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Senators: We’re coming together to combat anti-Semitism

Too often, members of Congress feel compelled to highlight what divides us. In an age of intense partisanship and ideological division, it is an easy trap — one that can distract us from addressing the core issues on which we agree and can take action.

Today, the two of us — a practicing Jewish Democrat from Nevada and a devoted Christian Republican from Oklahoma — are calling on our colleagues to set aside the labels, the bickering and the grandstanding to join together to take on one of the most disturbing trends of our time. We stand united in the common goal of defeating hate and combating the violent scourge of anti-Semitism.

Anti-Semitism is on the rise both around the world and unfortunately in some American communities. In some ways, this is nothing new — we have seen the spread of anti-Semitism in political movements across Europe for some time now. Anti-Semitic actors have for years organized within political parties in places like Greece, Hungary, and France. They’ve expanded their influence online, and we’re now seeing individuals who once hid these dangerous views feeling emboldened to engage in hate.

However, we have not only seen anti-Semitism in the images of desecrated synagogues in Europe and the rambling bigotry of online manifestos, but also in swastikas graffitied on American college campuses, in hate speech here in the US, and — one year ago in Pittsburgh — in the loss of 11 of our fellow Americans, when our country experienced the deadliest attack on the Jewish community in modern American history.

We are also just past the two year anniversary of when Neo-Nazis gathered by the hundreds in Charlottesville, wielding torches and chanting “Jews will not replace us“. And we saw it again this past April, when innocent Jewish Americans were shot down while in the act of prayer at a synagogue in Poway, California.

These are not isolated incidents. In the United States, we’ve seen evidence that anti-Semitism and acts of hate are growing at an alarming rate. The State Department’s special envoy to monitor and combat anti-Semitism earlier this year called the rise in anti-Semitism worse than it has been in decades. And the impacts go far beyond the Jewish community alone.

In a report to Congress, the State Department has offered this warning: “History has shown that wherever anti-Semitism has gone unchecked, the persecution of others has been present or not far behind. Defeating anti-Semitism must be a cause of great importance not only for Jews, but for all people who value humanity and justice.”

As members of Congress, our responsibility to our neighbors, to our friends, to our community, and to our children is to work together in a bipartisan way to prevent anti-Semitism before it starts — to educate, to explain, and to empower.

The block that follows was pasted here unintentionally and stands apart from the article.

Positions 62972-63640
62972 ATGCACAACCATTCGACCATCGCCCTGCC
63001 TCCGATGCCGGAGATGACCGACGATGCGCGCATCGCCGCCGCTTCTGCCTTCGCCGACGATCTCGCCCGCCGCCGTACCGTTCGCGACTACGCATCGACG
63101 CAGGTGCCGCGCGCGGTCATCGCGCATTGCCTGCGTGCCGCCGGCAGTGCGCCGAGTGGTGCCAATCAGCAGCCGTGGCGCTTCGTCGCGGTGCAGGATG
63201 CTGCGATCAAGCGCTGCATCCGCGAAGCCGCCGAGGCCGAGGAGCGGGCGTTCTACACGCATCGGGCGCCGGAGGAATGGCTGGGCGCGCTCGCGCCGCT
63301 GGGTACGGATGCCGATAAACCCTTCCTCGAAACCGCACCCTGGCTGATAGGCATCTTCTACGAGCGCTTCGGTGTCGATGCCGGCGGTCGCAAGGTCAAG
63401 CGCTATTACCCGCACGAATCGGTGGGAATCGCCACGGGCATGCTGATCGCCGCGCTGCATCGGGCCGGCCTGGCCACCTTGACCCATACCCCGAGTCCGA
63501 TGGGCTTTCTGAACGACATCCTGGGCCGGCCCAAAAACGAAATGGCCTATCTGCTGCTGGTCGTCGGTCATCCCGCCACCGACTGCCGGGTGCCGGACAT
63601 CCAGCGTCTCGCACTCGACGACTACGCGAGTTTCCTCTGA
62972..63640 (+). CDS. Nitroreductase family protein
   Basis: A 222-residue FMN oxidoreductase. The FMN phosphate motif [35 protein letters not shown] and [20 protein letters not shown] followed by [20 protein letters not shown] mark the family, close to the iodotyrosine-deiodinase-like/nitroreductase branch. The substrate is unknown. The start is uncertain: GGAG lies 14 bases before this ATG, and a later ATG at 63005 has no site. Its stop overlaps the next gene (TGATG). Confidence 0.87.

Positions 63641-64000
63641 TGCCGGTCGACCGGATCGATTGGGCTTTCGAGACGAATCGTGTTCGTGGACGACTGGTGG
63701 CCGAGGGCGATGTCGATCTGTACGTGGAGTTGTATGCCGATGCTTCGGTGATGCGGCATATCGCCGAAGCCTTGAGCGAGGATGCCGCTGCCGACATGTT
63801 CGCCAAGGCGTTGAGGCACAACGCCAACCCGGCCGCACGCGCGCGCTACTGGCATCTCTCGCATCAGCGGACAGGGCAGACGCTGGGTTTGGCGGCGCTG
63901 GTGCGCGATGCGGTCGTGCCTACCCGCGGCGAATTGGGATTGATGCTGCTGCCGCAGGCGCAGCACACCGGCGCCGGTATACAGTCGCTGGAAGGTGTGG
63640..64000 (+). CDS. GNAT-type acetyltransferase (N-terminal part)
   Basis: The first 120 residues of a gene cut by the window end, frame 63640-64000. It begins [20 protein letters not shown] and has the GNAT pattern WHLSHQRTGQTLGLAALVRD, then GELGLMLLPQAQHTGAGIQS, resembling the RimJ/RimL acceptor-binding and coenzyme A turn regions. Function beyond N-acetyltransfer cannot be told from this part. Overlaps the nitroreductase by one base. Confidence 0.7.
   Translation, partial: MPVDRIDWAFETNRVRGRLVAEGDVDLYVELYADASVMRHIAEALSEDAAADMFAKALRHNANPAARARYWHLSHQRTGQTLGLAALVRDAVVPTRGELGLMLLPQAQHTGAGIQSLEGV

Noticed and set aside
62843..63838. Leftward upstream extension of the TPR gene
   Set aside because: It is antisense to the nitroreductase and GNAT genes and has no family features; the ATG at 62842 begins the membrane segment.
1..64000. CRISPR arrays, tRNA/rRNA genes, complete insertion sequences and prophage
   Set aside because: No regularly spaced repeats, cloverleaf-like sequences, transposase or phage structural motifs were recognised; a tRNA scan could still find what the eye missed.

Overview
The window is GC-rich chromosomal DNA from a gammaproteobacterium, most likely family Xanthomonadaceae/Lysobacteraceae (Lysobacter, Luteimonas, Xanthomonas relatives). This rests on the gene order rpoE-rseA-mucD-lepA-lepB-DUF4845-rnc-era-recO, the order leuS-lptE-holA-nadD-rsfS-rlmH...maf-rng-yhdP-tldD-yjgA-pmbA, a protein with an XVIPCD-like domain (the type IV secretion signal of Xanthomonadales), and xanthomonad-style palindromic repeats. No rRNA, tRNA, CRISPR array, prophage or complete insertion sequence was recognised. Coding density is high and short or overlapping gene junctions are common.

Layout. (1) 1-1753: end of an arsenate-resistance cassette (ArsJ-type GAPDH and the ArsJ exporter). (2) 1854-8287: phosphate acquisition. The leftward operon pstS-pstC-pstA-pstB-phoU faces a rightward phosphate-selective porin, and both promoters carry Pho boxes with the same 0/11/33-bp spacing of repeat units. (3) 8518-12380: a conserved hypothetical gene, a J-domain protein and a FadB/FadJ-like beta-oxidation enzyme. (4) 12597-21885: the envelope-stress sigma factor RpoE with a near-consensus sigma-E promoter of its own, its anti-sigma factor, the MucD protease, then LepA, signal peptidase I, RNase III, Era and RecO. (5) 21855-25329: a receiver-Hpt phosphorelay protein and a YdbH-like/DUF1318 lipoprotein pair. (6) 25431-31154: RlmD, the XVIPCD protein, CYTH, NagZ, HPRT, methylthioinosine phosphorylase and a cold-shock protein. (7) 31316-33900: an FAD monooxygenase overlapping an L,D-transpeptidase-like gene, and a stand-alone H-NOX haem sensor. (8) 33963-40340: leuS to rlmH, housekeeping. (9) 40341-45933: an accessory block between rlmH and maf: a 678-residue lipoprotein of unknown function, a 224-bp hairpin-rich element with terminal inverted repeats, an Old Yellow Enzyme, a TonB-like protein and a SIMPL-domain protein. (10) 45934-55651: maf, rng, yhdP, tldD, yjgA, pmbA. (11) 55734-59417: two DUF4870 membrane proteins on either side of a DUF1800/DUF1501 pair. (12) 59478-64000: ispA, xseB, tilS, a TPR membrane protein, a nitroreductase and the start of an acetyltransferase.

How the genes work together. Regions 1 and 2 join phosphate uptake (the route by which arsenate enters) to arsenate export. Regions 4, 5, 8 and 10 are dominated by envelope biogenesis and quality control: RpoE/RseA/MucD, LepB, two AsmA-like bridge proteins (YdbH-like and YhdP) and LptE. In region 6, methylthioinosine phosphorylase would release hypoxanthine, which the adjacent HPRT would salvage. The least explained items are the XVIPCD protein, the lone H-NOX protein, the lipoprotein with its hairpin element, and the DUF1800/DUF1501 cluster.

That is why earlier this year, we both joined over 50 of our colleagues — Democrats and Republicans — as original co-sponsors of bipartisan legislation condemning anti-Semitism in the United States and committing the US Senate to taking action to combat it. This legislation passed the Senate by unanimous consent in June, and now it is our obligation to live up to its promise to take bold steps to effect change.

For that reason, and in memory of those lost in Pittsburgh one year ago, we are launching the Senate’s first Bipartisan Task Force for Combating Anti-Semitism.

The mission of the task force will be to collaborate with law enforcement, federal agencies, state and local government, educators, advocates, clergy, and other stakeholders to combat anti-Semitism by educating and empowering our communities. We shall accomplish this by speaking with one voice to call out hate, support legislative efforts to combat anti-Semitism, promote Holocaust education and bring the issue of combating anti-Semitism to the forefront of our national conversation.

We will build upon the important work done by the House of Representatives’ Bipartisan Task Force for Combating Anti-Semitism, working together to address this urgent issue and to identify and highlight areas where we can take action and develop solutions to eliminate hatred from our communities and from our country.

To be clear: this will be a bipartisan task force because combating hate is a nonpartisan issue. During this time when anti-Semitism and bigotry are on the rise, it is vitally important that we not allow ideological or partisan thinking to blur our perspective of what is right and what is wrong. These are challenging times, but in great darkness, it is all the more important that we band together, as a community, as a country, and as a Congress to hold up our faith and our values as a source of light.

Today, one year after the acts of hate in Pittsburgh, we say enough is enough. Those who care about religious liberty and protecting our communities from violence and hate must speak out. We recognize the seriousness of this issue, and we’re banding together, across religious and party lines, to take on anti-Semitism, head on.

CNN

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